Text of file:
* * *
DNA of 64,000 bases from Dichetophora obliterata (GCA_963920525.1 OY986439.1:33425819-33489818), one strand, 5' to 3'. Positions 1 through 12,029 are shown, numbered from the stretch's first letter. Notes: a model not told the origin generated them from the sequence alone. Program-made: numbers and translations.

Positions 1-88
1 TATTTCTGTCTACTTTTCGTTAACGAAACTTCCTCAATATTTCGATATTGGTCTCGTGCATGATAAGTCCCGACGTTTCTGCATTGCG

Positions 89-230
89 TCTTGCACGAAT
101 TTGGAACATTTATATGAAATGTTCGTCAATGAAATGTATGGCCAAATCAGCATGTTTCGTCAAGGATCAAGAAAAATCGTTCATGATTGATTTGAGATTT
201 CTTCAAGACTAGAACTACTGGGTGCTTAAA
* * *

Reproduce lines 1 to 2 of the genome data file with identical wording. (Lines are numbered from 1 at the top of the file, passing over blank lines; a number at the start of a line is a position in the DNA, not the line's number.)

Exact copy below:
DNA of 64,000 bases from Dichetophora obliterata (GCA_963920525.1 OY986439.1:33425819-33489818), one strand, 5' to 3'. Positions 1 through 12,029 are shown, numbered from the stretch's first letter. Notes: a model not told the origin generated them from the sequence alone. Program-made: numbers and translations.

Positions 1-88